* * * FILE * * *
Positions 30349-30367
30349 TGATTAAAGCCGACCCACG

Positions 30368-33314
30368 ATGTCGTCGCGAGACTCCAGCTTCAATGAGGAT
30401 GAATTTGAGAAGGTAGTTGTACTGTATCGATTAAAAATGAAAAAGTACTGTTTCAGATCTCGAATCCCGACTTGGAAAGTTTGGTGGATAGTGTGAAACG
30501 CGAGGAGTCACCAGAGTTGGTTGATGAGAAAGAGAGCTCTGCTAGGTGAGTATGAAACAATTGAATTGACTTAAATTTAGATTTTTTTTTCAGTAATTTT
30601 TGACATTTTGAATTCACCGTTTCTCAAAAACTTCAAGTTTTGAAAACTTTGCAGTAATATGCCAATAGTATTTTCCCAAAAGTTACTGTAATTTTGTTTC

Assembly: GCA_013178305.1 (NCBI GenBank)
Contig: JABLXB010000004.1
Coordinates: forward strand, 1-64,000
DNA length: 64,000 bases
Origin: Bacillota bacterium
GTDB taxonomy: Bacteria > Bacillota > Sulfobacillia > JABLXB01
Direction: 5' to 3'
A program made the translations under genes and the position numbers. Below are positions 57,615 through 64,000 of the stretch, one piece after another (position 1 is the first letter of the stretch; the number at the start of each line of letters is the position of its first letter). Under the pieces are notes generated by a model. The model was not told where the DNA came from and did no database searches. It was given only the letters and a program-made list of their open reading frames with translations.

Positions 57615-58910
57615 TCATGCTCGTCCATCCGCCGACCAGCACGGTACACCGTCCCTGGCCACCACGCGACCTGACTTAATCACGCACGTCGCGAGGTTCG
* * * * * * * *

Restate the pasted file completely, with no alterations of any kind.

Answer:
Positions 30349-30367
30349 TGATTAAAGCCGACCCACG

Positions 30368-33314
30368 ATGTCGTCGCGAGACTCCAGCTTCAATGAGGAT
30401 GAATTTGAGAAGGTAGTTGTACTGTATCGATTAAAAATGAAAAAGTACTGTTTCAGATCTCGAATCCCGACTTGGAAAGTTTGGTGGATAGTGTGAAACG
30501 CGAGGAGTCACCAGAGTTGGTTGATGAGAAAGAGAGCTCTGCTAGGTGAGTATGAAACAATTGAATTGACTTAAATTTAGATTTTTTTTTCAGTAATTTT
30601 TGACATTTTGAATTCACCGTTTCTCAAAAACTTCAAGTTTTGAAAACTTTGCAGTAATATGCCAATAGTATTTTCCCAAAAGTTACTGTAATTTTGTTTC

Assembly: GCA_013178305.1 (NCBI GenBank)
Contig: JABLXB010000004.1
Coordinates: forward strand, 1-64,000
DNA length: 64,000 bases
Origin: Bacillota bacterium
GTDB taxonomy: Bacteria > Bacillota > Sulfobacillia > JABLXB01
Direction: 5' to 3'
A program made the translations under genes and the position numbers. Below are positions 57,615 through 64,000 of the stretch, one piece after another (position 1 is the first letter of the stretch; the number at the start of each line of letters is the position of its first letter). Under the pieces are notes generated by a model. The model was not told where the DNA came from and did no database searches. It was given only the letters and a program-made list of their open reading frames with translations.

Positions 57615-58910
57615 TCATGCTCGTCCATCCGCCGACCAGCACGGTACACCGTCCCTGGCCACCACGCGACCTGACTTAATCACGCACGTCGCGAGGTTCG